How are gendered crimes and injustices dealt with in transitional justice processes?
Transitional justice mechanisms have become the norm rather than the exception in post-conflict or post-authoritarian settings. Whereas transitional justice processes were largely nationally driven in the 1980s and part of the 1990s, international involvement in finding solutions for how to address past gross and systematic human rights violations has become increasingly common and the processes have evolved in several respects: International law has gained importance for how transitional justice measures (such as criminal prosecution, truth commissions, reparations and amnesty laws) are established and implemented, and lines between transitional justice and general development goals – such as the right to health, access to justice and reduction of inequality – are becoming increasingly blurred. Yet, scholars have argued that the strong links between transitional justice and gender equality have been overlooked and underdeveloped in both theory and practice.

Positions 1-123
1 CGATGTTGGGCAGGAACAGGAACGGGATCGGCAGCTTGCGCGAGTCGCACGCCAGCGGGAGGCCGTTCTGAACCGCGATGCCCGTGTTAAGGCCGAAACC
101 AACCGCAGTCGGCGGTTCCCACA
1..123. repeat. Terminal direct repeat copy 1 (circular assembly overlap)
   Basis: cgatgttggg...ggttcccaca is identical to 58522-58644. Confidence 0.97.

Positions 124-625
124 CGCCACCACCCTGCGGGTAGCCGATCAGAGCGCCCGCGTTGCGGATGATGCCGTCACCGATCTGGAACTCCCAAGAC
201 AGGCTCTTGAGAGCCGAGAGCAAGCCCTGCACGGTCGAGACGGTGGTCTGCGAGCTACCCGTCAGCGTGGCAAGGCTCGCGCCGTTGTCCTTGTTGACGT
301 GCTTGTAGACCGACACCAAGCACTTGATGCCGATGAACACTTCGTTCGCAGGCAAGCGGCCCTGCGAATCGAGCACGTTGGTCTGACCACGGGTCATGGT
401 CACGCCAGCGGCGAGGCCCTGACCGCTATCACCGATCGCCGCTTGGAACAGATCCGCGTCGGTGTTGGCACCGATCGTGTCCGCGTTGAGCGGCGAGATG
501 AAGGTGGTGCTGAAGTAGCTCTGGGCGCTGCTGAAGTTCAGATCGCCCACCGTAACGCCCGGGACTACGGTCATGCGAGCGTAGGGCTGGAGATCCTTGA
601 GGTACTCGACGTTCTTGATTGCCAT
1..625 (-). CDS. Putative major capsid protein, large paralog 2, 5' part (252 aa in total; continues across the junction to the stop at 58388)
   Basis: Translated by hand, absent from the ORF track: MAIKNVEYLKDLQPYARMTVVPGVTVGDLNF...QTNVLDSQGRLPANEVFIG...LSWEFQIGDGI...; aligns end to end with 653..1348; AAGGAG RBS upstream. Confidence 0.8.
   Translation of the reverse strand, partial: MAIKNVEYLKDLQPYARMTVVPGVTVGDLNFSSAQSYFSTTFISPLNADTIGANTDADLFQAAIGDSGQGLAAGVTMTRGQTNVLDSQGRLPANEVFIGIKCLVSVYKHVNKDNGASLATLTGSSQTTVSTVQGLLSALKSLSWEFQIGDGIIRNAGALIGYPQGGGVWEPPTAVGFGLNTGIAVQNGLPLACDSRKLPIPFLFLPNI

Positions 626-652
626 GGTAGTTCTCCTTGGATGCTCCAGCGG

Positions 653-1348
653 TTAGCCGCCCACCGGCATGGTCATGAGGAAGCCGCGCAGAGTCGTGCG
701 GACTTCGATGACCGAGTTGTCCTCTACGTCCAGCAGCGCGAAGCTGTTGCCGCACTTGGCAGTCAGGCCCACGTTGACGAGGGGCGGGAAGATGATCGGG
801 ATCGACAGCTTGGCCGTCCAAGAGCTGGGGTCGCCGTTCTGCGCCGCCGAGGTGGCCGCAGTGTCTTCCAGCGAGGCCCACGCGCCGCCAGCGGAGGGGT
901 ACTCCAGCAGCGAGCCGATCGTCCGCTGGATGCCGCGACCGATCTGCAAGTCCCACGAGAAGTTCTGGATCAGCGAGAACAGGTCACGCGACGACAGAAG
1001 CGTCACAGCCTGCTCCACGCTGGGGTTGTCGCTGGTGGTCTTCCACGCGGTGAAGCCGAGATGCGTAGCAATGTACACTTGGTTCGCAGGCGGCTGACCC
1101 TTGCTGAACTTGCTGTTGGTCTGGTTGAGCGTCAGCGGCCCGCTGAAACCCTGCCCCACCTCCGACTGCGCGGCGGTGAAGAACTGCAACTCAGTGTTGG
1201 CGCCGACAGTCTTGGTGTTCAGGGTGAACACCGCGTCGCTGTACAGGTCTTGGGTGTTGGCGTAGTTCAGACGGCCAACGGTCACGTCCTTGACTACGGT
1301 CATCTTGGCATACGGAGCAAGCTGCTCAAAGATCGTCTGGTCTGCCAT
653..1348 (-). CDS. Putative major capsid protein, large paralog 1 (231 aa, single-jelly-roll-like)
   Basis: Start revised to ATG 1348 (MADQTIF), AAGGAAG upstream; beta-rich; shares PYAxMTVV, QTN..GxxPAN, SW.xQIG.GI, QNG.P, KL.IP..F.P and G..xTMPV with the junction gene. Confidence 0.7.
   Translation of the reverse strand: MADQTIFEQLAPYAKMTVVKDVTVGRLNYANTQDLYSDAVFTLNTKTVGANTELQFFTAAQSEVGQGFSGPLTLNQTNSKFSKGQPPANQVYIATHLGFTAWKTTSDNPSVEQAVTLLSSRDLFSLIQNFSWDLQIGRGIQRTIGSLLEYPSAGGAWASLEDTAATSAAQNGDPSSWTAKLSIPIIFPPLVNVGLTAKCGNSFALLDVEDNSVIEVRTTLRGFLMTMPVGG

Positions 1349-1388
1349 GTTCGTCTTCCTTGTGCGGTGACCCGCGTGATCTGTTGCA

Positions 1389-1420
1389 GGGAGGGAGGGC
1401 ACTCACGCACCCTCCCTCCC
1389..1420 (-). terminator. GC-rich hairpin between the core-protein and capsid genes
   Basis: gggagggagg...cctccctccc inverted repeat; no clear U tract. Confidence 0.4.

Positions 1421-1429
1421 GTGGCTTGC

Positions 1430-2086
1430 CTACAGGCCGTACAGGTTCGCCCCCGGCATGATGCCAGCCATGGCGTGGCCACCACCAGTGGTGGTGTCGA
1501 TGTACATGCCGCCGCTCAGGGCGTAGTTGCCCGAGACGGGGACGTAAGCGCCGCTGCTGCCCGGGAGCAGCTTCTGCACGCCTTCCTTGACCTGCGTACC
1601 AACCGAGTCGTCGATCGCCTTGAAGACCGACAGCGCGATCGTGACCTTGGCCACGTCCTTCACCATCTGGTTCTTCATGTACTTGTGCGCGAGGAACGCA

In this panel, we invite panelist to reflect on how and in which ways transitional justice processes can be used as a tool for advancing gender equality. Where and how have transitional justice measures been geared towards addressing violations against women committed during periods of authoritarianisms or internal armed conflict? Do truth commissions specifically address violence against women in their reports? Do truth commissions include a gender perspective in their recommendations? Are reparations formulated to address women’s issues in particular – sexualised violence, rape, health, landownership, to mention but some examples? We invite theoretical as well as empirical contributions and encourage young scholars who are working on these issues to apply.
Centre on Law and Social Transformation, University of Bergen